Creator of Boudoir Queen, Dawn Younger-Smith will show a collection titled The Vreeland Collection at Austin Fashion Awards on Saturday, May 11. Her edgy Edwardian clothing has been featured in Vogue, Elle, and Nylon. She has styled Patty Griffith, Courtney Love, and Shawn Colvin. Austin’s emphasis on individuality inspires her unique designs.
How did you become a fashion designer? I’m originally from Los Angeles. I’ve lived in Austin for 12 years. I was a celebrity make-up artist and stylist in L.A. I had already started designing a little in L.A., and then I just really started getting into it when I moved to Austin. I started out doing stage clothes and went into collections.
Did you bring experience from being a model and a make-up artist into your fashion designs? I used to be an art model for Steven Arnold, Salvador Dali’s protegee, and he died of AIDS around 1992. He did really ‘arty’ photography. I did a lot of make-up for him and I also modeled for him. So, actually, he was my inspiration as far as what I do now.
Does Austin as a city influence your designs at all? My designs just went over really well here. They were really open to it. Like in L.A. everyone kind of follows what each other is doing, and they kind of have a tendency to wear if someone is wearing army pants, everyone is wearing army pants. I’m just using that as an example. Whereas in Austin, people are more individual. They like to look more individual and would rather wear something unique and different instead of wearing what everyone else is wearing. So that, I would say, influenced me.
What does Austin Fashion Week mean for you as a designer? I mainly sell online. I have my own site. I guess it gives me an opportunity for Austin, the city I live in, to see my clothing.
What was your inspiration for your Austin Fashion Week show? It’s called The Vreeland Collection after Diana Vreeland, the former editor of Vogue during the sixties. I would call it bohemian luxury clothing, like if you were hanging out with the Rolling Stones in Moroccan clothing. I always have some kind of inspiration for my shows. I’m also going to have a celebrity guest, and that’s pretty exciting. BP Fallon was the publicist for Led Zeppelin during the height of their career. He’s played with Lennon and Yoko Ono. He’s going to make an appearance introducing Boudoir Queen.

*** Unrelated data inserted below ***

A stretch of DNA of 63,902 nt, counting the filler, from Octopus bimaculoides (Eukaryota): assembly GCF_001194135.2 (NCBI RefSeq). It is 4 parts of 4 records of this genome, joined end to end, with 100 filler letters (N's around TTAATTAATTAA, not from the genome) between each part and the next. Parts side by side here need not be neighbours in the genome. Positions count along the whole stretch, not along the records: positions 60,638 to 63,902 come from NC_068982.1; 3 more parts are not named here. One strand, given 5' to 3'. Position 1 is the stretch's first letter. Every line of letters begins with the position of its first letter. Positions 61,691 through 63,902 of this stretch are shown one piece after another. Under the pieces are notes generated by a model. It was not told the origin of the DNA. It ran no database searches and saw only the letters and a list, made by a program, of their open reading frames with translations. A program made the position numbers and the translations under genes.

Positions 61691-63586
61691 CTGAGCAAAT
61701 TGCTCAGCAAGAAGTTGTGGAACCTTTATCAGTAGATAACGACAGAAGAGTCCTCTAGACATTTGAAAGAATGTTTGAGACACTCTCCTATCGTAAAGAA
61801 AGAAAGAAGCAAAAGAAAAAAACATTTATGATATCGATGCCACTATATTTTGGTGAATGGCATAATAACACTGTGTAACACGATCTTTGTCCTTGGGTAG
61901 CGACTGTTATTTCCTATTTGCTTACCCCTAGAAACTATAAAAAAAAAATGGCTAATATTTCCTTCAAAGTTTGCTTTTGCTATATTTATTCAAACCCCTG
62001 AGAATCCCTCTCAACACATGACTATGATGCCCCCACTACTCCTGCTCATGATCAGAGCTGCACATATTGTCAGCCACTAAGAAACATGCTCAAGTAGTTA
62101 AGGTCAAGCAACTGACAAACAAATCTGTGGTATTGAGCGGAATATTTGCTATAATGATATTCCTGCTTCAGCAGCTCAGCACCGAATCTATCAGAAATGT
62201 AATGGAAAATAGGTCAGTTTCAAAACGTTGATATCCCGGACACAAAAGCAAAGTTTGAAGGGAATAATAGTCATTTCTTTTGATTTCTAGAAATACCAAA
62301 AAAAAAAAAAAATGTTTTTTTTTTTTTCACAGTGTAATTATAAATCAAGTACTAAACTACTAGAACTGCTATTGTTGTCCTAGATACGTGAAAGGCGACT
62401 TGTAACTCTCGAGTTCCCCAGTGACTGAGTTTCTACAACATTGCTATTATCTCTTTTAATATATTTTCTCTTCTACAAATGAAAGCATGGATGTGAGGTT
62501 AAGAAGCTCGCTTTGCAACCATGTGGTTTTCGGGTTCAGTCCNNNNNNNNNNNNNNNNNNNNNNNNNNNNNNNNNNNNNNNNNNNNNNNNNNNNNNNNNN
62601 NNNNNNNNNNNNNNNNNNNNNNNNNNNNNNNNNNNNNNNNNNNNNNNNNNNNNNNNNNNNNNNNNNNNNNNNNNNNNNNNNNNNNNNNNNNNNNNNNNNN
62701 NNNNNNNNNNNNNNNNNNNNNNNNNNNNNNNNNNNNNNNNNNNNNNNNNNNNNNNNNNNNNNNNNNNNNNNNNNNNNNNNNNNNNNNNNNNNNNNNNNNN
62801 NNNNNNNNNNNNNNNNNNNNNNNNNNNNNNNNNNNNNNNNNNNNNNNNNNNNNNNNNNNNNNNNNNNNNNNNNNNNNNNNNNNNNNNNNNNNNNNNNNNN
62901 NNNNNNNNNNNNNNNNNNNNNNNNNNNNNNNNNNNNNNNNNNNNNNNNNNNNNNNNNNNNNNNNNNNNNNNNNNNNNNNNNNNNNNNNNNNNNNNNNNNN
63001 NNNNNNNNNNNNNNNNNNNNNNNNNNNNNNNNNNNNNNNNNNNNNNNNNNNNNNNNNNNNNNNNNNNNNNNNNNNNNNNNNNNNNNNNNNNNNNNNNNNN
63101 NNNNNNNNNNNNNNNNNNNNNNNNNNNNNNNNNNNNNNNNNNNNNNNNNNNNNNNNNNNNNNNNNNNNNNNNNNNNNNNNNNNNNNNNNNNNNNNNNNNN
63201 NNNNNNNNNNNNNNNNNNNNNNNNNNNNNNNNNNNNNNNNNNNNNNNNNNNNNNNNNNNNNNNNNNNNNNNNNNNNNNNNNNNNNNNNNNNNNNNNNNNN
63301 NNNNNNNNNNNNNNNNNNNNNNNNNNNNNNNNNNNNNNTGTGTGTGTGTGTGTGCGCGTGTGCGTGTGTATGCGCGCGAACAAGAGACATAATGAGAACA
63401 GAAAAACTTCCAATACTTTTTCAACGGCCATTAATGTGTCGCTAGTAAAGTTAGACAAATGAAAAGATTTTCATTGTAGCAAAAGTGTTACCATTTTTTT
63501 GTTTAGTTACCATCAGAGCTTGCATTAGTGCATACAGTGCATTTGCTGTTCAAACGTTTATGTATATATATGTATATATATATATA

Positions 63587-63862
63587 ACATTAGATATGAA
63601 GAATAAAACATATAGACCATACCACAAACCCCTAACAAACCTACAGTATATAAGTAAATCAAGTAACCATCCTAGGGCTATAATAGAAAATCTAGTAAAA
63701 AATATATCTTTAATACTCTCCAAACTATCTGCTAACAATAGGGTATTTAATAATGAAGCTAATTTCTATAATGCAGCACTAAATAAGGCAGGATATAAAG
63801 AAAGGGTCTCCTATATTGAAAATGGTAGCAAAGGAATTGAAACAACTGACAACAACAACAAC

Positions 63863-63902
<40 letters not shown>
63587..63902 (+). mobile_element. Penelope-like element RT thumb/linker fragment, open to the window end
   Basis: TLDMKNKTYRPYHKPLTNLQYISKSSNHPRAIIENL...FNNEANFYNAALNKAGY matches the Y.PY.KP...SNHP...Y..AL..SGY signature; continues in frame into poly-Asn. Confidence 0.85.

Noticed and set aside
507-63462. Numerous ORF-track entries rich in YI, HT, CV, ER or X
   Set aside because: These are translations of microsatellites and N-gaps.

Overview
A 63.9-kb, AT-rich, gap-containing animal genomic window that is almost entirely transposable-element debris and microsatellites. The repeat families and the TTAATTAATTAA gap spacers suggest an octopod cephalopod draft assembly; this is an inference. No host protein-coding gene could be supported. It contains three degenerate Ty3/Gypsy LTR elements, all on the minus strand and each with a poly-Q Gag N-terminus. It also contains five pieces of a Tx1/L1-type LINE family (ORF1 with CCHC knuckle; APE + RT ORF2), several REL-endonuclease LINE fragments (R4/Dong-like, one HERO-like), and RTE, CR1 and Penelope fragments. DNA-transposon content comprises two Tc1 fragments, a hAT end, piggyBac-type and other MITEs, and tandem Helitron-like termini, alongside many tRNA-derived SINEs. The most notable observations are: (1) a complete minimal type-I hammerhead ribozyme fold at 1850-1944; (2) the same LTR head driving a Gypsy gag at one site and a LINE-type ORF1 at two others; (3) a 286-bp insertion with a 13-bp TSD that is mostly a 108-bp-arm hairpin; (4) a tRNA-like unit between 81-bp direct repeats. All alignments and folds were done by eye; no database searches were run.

Is there someone close to you who is LGBT who has impacted your life? Steven Arnold. He would probably be the biggest impact, but I’m in the fashion industry and almost all of my friends are gay and lesbian. I have lots of friends in town who have inspired me in certain ways. I would say that Steven was definitely my biggest inspiration.
Were you raised to be tolerant of the community or is this something you developed through being in the industry? It’s something I have developed. When I was growing up it was different. People didn’t really even talk about it that much until the AIDS crisis came up, and then a lot of my friends passed away. A lot of them. Then it became a really hot topic of conversation, and people were talking about it. I’m talking about when I was in high school. Then when I was in my twenties, I had a lot of gay friends, and people were getting sick. I lost a lot of my friends.
What do you plan on doing after Austin Fashion Week? Well, I’m always starting a new project. What I usually do is wait for all the photos, and then I put them all up online. I send them to New York and I try to get the clothing placed in different magazines. I have stylist friends that I send everything to, and they pull things. So, I sell things, and then I start on my next collection, and I’m hoping to maybe show in New York next year. I’m going to be venturing out a little bit, either next year or the following year.